As a new yoga teacher, gaining practical teaching experience is crucial before you start leading your own classes. One of the best ways to do this is by assisting experienced yoga instructors. Many studios offer apprenticeship or assistant teaching programs where you can observe seasoned teachers, assist in class setup and breakdowns, provide hands-on adjustments to students, and potentially teach portions of the class under the guidance of the lead instructor. This immersive experience allows you to learn teaching techniques, class sequencing, and how to create a supportive environment for students.

Another great option is to offer free community classes. Look for opportunities at local parks, community centers, or even your own living room to teach friends and family. These low-pressure settings allow you to practice teaching full classes, work on your cueing and instruction delivery, and receive valuable feedback from attendees. It’s also a chance to start building your teaching confidence in a supportive environment.

Speaking of friends and family, don’t underestimate the value of teaching those closest to you. They can provide honest feedback, allow you to experiment with different teaching styles, and help you work through any nerves or insecurities you may have about leading a class. Treat these sessions as you would a paid class, but also use them as a learning opportunity to refine your skills.

As you start gaining experience, one of the biggest challenges new yoga teachers face is building confidence. Remember that even the most accomplished instructors were once in your shoes. Prepare thoroughly for each class, but don’t be afraid to make mistakes – they’re opportunities for growth. Focus on sharing your passion for yoga and creating a welcoming space for students. With time and practice, your confidence will grow, and teaching will become more natural and enjoyable.

 Find Yoga Teaching Opportunities

As a new yoga teacher, there are several avenues to explore for finding teaching jobs. One of the most common is reaching out to local yoga studios and gyms. Many are often looking for substitute teachers or new class offerings. Prepare your resume and cover letter highlighting your training and passion for yoga. You may need to start by offering a few free classes to get your foot in the door.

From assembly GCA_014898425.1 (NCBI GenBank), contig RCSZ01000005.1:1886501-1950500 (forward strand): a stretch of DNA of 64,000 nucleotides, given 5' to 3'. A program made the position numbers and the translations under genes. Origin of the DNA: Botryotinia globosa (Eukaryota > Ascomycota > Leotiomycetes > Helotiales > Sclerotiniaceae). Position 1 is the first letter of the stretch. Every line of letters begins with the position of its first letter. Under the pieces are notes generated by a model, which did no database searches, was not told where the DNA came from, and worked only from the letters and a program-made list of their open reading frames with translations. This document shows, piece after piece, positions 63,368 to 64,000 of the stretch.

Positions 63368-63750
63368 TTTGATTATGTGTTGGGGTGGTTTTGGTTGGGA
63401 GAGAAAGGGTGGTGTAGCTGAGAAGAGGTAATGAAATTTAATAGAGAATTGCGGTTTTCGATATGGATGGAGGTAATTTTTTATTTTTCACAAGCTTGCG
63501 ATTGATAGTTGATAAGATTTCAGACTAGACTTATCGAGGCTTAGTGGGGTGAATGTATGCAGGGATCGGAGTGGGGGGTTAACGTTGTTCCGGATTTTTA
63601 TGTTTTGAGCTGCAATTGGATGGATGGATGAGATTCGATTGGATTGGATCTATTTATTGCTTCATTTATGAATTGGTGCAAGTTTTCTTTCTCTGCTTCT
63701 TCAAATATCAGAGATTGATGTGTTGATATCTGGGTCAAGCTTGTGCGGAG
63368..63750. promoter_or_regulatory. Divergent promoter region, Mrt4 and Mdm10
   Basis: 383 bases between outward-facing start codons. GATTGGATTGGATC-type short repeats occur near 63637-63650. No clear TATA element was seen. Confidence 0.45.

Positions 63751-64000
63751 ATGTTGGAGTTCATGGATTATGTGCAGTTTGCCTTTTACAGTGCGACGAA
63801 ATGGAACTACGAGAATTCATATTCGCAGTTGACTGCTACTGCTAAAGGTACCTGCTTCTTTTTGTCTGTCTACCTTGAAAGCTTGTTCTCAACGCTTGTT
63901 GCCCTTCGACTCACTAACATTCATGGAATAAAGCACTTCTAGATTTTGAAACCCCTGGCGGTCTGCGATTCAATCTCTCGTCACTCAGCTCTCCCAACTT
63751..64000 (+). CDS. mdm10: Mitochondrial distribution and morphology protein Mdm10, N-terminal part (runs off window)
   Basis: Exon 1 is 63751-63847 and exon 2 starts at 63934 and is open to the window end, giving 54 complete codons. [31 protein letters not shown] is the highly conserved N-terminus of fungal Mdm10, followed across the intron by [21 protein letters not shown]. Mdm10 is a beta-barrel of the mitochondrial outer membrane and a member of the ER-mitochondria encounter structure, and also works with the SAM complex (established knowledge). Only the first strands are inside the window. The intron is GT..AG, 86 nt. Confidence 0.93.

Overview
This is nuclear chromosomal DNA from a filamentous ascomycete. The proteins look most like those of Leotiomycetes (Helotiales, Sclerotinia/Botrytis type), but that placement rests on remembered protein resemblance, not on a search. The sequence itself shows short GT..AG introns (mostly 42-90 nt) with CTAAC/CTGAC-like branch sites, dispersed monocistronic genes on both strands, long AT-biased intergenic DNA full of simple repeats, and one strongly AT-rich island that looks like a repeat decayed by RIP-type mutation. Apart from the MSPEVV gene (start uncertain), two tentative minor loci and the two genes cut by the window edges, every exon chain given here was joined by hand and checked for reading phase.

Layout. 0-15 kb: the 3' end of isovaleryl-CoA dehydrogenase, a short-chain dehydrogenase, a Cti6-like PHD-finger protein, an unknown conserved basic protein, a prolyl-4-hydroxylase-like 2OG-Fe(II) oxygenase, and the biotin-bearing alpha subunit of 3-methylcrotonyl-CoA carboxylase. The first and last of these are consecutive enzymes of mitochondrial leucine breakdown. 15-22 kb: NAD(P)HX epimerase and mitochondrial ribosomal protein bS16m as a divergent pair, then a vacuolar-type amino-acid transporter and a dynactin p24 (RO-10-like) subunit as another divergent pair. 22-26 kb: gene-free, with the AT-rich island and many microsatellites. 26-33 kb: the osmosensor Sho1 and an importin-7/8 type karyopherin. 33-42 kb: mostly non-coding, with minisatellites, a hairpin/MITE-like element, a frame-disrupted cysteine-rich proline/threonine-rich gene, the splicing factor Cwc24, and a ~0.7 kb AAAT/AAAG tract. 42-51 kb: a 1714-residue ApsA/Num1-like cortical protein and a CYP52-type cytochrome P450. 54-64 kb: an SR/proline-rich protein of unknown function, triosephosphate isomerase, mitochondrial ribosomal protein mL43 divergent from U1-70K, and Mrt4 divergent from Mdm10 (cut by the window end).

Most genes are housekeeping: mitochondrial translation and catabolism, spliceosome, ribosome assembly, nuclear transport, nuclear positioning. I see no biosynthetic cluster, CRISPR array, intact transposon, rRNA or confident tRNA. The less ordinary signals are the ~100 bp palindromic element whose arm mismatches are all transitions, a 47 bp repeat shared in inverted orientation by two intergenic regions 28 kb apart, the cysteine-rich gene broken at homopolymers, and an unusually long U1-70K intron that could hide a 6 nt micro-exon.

Another lucrative option in today’s digital age is online teaching platforms like YogaGlo or MyYogaTeacher. These allow you to teach virtual classes from anywhere to a global audience. Create a profile, submit an audition video, and market yourself. With online teaching, you can build your own schedule and rate.

Don’t overlook opportunities at retreat centers, resorts, and other wellness destinations either. These places frequently hire traveling yoga instructors for guest programming and special events. Do some research on your ideal locations and inquire about any openings.

You can also build a base of private clients by word-of-mouth or advertising your services locally. This allows you to create more personalized sessions and build long-term relationships with your students. Start by offering competitive introductory rates.

No matter which path you pursue, be prepared to do ample marketing and self-promotion as a new teacher. Leverage social media, create a basic website, hand out business cards, and continuously network within the yoga community. Getting your name out there is key to finding your first teaching opportunities.

Plan Beginner-Friendly Yoga Classes

As a new yoga instructor teaching beginner classes, thoughtfully planning your sequences is key. Start with a grounding meditation to center your students. Then guide them through a well-rounded warm-up including gentle movements to awaken the breath and body awareness. The main sequence should focus on breaking down foundational poses like Mountain, Forward Fold, Plank, and Downward Facing Dog. Use props liberally – offer blocks, straps, blankets and bolsters to make poses accessible.